Figure 13: GRACE-1 mission lifetime predictions and decay scenario as of August 13, 2015 (image credit: GFZ Potsdam, F.-H. Massmann)

Legend to Figure 13: The reentry predictions depend on the accuracy of neutral density models and the accuracy of predictions for planetary geomagnetic index (Ap) and the solar flux (F10.7 cm).

Figure 14: The above two figures depict the relationship between continental water mass and the east-west wobble in Earth's spin axis. Losses of water in Eurasia from 2005-2011 correspond to eastward swings in the general direction of the spin axis [top], whereas water gains in Eurasia from 2012-2015 push the spin axis westward [bottom]. The red regions experienced a mass gain while the blue regions experienced mass loss during the corresponding time frames (image credit: Surendra Adhikari, JPL)

• April 2016: NASA scientists have used satellite data to unravel two mysteries surrounding the wobbles in Earth's rotation. One mystery, over a century old, is related to shifts in the planet's true pole and polar motion. The other mystery is the recent eastward shift of the north pole. While climate change is believed to be responsible for both phenomena, the exact mechanisms were unclear until now. The research, led by Surendra Adhikari at NASA's Jet Propulsion Laboratory, studied the movement of water around the Earth and its impact on the planet's rotational wobbles. They found that changes in water distribution, particularly in Eurasia, played a significant role in both the recent shift of the north pole and the historical east-west wobble in Earth's rotation. The study used data from the GRACE (Gravity Recovery and Climate Experiment) satellites to analyze changes in water mass across the globe. While ice mass loss from Greenland and Antarctica contributed to the eastward shift of the spin axis, the researchers discovered that the deficit of water in Eurasia, caused by factors like aquifer depletion and drought, had an even more substantial effect. The study's findings not only explain these rotational phenomena but also suggest that the historical record of east-west wobbles in Earth's spin axis can serve as a valuable indicator of changes in land water storage and past climate variations. Overall, this research enhances our understanding of Earth's dynamic behavior and its sensitivity to changes in water distribution, providing valuable insights into past and future climate patterns. 24) 25) 26)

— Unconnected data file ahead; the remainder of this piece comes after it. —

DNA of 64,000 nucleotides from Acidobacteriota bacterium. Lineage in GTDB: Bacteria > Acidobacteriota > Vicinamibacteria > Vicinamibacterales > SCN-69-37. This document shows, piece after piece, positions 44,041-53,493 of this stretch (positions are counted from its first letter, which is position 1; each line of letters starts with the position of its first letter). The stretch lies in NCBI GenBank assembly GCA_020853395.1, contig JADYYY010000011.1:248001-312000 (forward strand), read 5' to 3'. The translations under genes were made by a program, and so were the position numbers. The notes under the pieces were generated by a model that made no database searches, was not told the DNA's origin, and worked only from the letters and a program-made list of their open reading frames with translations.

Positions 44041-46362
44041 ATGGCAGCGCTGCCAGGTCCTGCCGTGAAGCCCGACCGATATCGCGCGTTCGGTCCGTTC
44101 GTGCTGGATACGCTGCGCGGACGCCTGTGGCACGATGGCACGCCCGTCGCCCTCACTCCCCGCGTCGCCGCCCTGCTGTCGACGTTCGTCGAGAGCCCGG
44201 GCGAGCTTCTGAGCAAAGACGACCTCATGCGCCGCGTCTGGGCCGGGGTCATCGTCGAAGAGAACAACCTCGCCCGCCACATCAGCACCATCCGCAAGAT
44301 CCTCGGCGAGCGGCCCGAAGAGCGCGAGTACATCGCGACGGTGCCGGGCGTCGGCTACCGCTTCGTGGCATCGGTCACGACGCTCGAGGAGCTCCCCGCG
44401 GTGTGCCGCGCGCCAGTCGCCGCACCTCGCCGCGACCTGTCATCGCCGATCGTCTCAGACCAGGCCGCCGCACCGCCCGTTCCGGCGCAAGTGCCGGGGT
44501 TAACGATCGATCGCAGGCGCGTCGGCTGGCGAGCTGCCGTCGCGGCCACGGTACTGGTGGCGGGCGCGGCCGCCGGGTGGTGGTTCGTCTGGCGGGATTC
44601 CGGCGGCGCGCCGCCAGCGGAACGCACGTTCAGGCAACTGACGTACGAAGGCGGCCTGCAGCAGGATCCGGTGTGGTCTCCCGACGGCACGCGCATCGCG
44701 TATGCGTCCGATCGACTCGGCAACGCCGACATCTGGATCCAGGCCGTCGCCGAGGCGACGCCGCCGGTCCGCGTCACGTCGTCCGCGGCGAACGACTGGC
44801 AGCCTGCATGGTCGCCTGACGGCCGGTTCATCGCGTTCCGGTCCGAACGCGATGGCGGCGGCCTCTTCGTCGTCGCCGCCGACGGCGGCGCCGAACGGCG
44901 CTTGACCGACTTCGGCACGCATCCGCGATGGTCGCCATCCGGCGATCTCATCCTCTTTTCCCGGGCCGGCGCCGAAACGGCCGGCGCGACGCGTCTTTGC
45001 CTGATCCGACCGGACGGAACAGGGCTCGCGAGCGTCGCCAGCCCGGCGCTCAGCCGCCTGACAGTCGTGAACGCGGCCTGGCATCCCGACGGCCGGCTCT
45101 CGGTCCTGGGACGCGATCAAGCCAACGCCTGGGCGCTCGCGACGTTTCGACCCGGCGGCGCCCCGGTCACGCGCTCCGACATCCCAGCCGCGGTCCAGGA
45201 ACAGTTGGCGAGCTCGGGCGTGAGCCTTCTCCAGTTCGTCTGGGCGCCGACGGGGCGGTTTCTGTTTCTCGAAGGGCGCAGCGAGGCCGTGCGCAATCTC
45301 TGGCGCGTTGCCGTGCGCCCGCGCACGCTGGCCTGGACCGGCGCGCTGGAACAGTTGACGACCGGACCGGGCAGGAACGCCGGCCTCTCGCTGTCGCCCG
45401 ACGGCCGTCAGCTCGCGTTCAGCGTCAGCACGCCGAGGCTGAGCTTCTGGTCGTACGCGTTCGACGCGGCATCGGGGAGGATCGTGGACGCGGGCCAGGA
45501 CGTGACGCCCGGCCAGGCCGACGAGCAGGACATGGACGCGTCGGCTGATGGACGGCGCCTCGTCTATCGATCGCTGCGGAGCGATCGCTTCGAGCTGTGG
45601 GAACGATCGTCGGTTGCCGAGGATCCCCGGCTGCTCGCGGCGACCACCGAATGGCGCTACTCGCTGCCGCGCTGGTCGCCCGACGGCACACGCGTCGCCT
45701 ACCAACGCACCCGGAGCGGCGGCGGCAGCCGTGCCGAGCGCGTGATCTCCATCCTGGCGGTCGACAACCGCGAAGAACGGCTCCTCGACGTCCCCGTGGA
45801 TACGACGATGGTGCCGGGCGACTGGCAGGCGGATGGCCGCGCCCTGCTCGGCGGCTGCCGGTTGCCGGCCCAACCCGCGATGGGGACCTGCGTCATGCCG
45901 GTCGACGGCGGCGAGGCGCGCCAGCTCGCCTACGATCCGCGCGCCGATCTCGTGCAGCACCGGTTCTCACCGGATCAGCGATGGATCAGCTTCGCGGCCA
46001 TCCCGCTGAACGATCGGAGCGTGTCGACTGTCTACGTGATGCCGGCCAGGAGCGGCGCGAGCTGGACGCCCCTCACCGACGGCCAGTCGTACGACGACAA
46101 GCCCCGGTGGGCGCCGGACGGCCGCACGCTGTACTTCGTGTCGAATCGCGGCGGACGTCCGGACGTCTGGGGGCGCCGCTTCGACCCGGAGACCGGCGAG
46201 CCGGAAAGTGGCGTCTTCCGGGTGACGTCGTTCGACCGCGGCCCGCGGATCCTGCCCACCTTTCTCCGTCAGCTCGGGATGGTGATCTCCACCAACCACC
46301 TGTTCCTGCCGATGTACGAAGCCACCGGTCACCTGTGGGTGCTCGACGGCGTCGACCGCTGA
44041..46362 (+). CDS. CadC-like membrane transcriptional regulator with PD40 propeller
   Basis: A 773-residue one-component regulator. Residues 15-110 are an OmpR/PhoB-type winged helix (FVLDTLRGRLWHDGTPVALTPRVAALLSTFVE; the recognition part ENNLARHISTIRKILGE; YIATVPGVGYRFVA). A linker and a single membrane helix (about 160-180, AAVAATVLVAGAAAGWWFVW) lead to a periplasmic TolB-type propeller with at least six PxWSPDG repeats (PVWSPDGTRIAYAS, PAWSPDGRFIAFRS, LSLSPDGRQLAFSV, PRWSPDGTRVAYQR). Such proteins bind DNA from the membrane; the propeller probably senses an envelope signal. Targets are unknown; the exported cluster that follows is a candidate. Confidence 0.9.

Figure 15: Before about 2000, Earth's spin axis was drifting toward Canada (green arrow, left globe). JPL scientists calculated the effect of changes in water mass in different regions (center globe) in pulling the direction of drift eastward and speeding the rate (right globe) (image credit: NASA/JPL-Caltech)

• March 17, 2016: The GRACE mission has been on orbit for 14 years, almost 10 years past the planned mission lifetime- an impressive milestone. The twin satellites have been experiencing degradation in battery performance since 2011. Nevertheless, the twin spacecraft continue to function and collect nominal science data at this time. The GRACE team is carefully managing the satellite propellant and the remaining battery life for both satellites, developing and testing procedures for adjusting loads and for adjusting attitude to minimize solar power production to help facilitate lower battery temperature, should this capability be necessary. Best estimates at present suggest that the effects of atmospheric drag will end the mission sometime between mid-2017 and the first quarter of 2018. It is expected that nominal science data will be collected during the remainder of the mission life. 27)